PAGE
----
John Curtice: Conservative policies on immigration are popular - but they simply aren't enough

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Our poll will come as a big disappointment to Michael Howard. Rather than making progress, his party's vote is, if anything, in decline. The two-point drop in Tory support over the past week can only increase the criticism of the Conservative campaign.

Our poll will come as a big disappointment to Michael Howard. Rather than making progress, his party's vote is, if anything, in decline. The two-point drop in Tory support over the past week can only increase the criticism of the Conservative campaign.

One feature of that campaign is particularly controversial, the call for annual limits on the number of immigrants allowed into the country. It has been argued that Mr Howard's stance appeals only to core Tory voters. His allegedly mean and nasty approach to the subject is simply thought to be encouraging everybody else to vote against the Conservatives.

This view is badly mistaken. Mr Howard's policy has widespread popularity. No less than 63 per cent agree with the Tory stance that there should be strict annual limits to the number of immigrants. Only 21 per cent say they actually disagree and 16 per cent neither agree nor disagree.

Far from simply appealing most to the archetypal Tory voter, support is strongest amongst working-class C2 and DE voters, around three-quarters of whom are in favour. But even among the so-called chattering-class AB voters, a majority, 52 per cent, back Mr Howard's position.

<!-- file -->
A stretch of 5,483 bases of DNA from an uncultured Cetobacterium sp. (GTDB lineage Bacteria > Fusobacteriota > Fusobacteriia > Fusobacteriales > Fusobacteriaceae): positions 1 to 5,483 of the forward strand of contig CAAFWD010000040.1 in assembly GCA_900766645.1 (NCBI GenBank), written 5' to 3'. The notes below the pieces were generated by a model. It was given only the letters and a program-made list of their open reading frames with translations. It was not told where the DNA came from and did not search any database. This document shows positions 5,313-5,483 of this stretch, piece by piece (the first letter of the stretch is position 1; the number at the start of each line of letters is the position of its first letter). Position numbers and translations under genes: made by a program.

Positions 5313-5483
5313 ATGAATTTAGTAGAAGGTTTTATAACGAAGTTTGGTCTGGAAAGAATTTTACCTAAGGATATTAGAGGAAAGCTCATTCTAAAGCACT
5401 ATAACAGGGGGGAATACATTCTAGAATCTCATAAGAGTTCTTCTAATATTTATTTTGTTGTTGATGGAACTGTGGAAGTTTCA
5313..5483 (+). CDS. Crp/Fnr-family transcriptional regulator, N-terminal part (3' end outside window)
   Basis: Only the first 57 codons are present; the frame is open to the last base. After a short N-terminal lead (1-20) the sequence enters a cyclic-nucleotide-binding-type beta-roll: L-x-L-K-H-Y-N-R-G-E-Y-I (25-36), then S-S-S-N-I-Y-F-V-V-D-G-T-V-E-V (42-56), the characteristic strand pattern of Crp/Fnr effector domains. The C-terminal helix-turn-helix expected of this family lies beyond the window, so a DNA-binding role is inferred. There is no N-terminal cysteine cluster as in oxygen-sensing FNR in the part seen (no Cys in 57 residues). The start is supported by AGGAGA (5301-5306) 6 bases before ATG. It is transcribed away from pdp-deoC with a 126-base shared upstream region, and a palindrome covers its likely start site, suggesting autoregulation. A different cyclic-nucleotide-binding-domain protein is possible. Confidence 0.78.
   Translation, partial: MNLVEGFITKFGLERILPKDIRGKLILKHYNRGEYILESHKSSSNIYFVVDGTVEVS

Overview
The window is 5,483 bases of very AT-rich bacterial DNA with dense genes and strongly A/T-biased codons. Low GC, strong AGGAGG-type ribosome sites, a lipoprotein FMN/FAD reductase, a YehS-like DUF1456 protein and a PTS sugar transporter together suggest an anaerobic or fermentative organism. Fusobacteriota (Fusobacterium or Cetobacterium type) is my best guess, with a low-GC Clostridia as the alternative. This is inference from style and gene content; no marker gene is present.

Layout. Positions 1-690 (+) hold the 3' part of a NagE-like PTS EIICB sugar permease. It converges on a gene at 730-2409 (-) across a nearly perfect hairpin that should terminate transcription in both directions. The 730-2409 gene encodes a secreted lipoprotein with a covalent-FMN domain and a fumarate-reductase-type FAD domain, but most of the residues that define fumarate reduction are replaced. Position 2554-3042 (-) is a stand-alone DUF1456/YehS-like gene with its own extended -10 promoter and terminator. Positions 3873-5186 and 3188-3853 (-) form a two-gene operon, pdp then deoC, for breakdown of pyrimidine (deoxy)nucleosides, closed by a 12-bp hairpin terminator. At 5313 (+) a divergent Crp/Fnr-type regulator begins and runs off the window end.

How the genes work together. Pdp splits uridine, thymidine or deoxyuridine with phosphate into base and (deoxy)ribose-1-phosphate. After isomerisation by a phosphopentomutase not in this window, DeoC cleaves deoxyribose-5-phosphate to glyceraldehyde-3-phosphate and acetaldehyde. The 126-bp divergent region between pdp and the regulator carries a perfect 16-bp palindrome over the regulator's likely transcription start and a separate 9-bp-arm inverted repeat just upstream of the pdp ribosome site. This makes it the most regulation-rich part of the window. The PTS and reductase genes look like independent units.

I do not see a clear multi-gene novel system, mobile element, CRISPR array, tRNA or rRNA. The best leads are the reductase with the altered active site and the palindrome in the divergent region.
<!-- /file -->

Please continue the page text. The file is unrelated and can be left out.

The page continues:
Those opposed to limits on immigration are not particularly inclined to go to the polls. Just 64 per cent of them say they are certain to vote, little different from the equivalent figure of 63 per cent among supporters of limits.

But there do appear to be doubts about the manner in which Mr Howard is selling his policy. As many as 38 per cent agree that the Conservatives are using immigration as an excuse to raise the issue of race, slightly more than the 37 per cent who disagree. The policy may be popular but its presentation is apparently less widely admired.

There are a number of possible reasons for this. Perhaps there is genuine concern among some supporters of the policy about the racial overtones some have detected in Mr Howard's remarks. Or it could be a sceptical electorate doubts Mr Howard's motives in putting forward the policy although they support it. And, of course, it could be that many voters just still find it difficult to think anything but ill of the Conservative Party.

In any event, these are all potential barriers to immigration being a vote-winner. Indeed, their apparent power is demonstrated by the stark contrast between the apparent popularity of Mr Howard's policy and the present level of support for his party. That a majority of Labour and Liberal Democrat voters say they back the Conservatives' policy on immigration may be an indication of the policy's popularity but it also demonstrates its limited ability to change people's votes.

Not that the Conservative stance has not helped the party win some votes. Among those who say they did not vote Conservative in 2001 but who support limits on immigration and do not feel the Conservatives are exploiting the issue of race, about one in three says they are going to vote Conservative this time around. It is only a minority but it is far higher than the one in 20 or so who switched to the Conservatives despite being out of sympathy with the Conservatives' immigration campaign.

But immigration is also costing the Conservatives votes, among those 2001 Conservative supporters who do not like the party's campaign. And the party's losses among this group pretty much match the gains it has made among those who did not back the party four years ago.

Mr Howard's immigration campaign is simply neither helping nor hindering his party. His real problem is that he lacks any other popular tunes.

John Curtice is professor of politics at Strathclyde University

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